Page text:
Film Scouts Reviews

"The Evening Star"

by Leslie Rigoulot

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Did you like "Terms of Endearment"? Then you'll like the sequel, "The Evening Star". Debra Winger isn't around to spar with Shirley MacLaine in the role that won her an Oscar, but Juliette Lewis takes her place as Aurora Greenway's angry granddaughter. Two grandsons are thrown in for good measure and Miranda Richardson (as Aurora's sister, Patsy) is around to aggravate her as well. In case you missed "Terms", Aurora is a well-off Houstonian who sees the chaos in the lives of those she loves and tries to fix it, whether these loved ones want it fixed or not.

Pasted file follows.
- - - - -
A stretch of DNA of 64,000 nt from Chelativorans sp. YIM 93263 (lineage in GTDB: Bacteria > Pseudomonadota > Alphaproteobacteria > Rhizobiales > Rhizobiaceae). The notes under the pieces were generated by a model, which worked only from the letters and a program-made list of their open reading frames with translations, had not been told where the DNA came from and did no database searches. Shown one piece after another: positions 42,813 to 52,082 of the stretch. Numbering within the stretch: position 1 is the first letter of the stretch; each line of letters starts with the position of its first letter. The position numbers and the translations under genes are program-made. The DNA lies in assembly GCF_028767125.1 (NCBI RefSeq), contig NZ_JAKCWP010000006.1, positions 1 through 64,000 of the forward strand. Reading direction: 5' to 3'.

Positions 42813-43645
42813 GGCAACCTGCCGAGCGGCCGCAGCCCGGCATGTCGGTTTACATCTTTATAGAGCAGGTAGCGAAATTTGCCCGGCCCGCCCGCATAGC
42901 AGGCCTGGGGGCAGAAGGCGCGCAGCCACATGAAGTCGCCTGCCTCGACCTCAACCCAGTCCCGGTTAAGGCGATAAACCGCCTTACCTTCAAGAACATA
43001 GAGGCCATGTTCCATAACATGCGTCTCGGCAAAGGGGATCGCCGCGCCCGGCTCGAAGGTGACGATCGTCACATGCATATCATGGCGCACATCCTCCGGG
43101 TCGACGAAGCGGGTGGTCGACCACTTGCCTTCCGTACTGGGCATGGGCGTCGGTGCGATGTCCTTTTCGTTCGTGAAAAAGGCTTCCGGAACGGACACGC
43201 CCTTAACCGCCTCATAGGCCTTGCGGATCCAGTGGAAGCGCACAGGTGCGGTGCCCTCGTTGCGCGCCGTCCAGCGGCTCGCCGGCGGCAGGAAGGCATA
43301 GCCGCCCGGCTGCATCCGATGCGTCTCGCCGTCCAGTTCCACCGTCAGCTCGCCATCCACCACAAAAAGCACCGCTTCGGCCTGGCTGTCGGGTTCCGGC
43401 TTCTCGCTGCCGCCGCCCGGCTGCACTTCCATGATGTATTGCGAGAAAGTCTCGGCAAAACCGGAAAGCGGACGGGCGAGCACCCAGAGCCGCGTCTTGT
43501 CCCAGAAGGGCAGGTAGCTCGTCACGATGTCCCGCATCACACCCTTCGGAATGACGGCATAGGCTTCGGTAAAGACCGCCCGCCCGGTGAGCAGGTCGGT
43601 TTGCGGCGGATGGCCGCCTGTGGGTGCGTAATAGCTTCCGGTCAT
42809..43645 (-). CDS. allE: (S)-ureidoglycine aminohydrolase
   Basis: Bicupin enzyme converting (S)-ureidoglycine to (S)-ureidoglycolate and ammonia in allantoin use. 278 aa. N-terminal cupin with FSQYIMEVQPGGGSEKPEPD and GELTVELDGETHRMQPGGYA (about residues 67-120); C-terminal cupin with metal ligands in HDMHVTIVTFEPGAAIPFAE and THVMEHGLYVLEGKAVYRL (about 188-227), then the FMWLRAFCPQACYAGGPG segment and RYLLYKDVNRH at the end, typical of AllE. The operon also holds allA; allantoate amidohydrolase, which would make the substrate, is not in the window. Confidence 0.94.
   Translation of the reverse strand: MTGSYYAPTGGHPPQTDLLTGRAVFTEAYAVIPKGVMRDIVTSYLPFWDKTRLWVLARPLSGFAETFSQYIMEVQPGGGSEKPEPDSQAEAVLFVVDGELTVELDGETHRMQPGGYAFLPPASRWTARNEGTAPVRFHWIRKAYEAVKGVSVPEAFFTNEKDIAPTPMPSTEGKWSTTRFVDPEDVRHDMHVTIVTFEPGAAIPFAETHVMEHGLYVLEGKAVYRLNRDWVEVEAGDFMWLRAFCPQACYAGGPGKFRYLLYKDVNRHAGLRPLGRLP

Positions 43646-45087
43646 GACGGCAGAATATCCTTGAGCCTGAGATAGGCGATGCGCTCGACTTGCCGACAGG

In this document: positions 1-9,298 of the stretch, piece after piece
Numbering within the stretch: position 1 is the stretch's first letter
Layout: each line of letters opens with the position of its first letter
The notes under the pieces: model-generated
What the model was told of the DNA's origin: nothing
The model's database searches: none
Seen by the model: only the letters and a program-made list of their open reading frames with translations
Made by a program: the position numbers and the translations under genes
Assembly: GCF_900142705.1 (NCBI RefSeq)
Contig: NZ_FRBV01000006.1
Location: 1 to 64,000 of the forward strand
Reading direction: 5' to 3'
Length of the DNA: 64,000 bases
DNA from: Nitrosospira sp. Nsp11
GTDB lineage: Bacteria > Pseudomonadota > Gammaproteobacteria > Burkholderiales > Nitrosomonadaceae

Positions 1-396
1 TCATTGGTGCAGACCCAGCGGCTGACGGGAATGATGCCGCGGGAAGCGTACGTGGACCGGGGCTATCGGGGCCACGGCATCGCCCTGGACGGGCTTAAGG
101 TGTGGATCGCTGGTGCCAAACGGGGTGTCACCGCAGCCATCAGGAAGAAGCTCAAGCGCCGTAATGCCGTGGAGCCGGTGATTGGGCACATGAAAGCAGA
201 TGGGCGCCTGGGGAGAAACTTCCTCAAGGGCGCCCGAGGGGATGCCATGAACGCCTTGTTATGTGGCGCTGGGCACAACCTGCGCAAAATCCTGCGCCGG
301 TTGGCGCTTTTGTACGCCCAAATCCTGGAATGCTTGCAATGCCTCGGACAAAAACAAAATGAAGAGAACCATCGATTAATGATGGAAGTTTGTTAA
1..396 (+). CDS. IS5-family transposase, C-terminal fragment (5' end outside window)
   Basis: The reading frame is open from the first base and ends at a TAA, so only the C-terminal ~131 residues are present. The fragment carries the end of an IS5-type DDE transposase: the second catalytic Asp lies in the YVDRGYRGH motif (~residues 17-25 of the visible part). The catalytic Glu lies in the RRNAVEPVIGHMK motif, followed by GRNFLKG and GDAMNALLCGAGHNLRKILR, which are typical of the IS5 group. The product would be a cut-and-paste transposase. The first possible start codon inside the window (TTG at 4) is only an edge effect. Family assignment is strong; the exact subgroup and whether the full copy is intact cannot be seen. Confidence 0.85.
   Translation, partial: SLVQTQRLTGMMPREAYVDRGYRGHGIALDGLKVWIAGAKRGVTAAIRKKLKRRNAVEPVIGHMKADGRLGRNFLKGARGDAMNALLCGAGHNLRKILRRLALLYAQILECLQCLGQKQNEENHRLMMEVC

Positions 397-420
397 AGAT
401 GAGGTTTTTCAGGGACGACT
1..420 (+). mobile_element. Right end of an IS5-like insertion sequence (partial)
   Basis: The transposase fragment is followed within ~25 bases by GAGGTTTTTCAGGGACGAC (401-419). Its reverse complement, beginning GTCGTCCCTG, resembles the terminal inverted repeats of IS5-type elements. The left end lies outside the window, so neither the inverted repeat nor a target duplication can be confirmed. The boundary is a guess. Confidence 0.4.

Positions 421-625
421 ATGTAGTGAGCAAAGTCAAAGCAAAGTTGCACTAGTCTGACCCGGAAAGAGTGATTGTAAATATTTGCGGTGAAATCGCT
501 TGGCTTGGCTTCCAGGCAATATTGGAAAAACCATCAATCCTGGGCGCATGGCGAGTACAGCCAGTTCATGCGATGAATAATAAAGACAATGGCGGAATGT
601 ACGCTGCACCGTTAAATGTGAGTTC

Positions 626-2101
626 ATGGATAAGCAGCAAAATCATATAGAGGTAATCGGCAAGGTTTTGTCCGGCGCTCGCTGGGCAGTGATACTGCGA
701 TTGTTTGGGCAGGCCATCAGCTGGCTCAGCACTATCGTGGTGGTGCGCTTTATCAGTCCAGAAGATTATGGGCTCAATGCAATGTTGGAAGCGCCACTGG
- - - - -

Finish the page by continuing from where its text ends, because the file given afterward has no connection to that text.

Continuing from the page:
Complex relationships are author Larry McMurtry's forte, and Robert Harling (as writer and director) does a great job getting them on the screen. The only problem is that he gets too much on the screen and lets MacLaine grab every close-up and steal every scene. There is already a whole movie in just the grandkids, but then a subplot with Bill Paxton as Aurora's shrink is added. Well, that's not so bad, but then another subplot involving Marion Ross (better known as Mrs. Cunningham on TV's 'Happy Days') is thrown in. Oh, and don't forget the relationship with Donald Moffat that is layered into this cake. The good news is that the cake is topped by MacLaine, and the supporting cast is outstanding. This was Ben Johnson's last movie, one of Scott Wolf's first. An though the ads feature 30 seconds of Jack Nicholson, he is in only four minutes of the film. But what a stupendous four minutes! Sure, there were times when I felt manipulated, but there were just as many pure, honest moments. So take your box of kleenex and go. Rated PG-13. Paramount.

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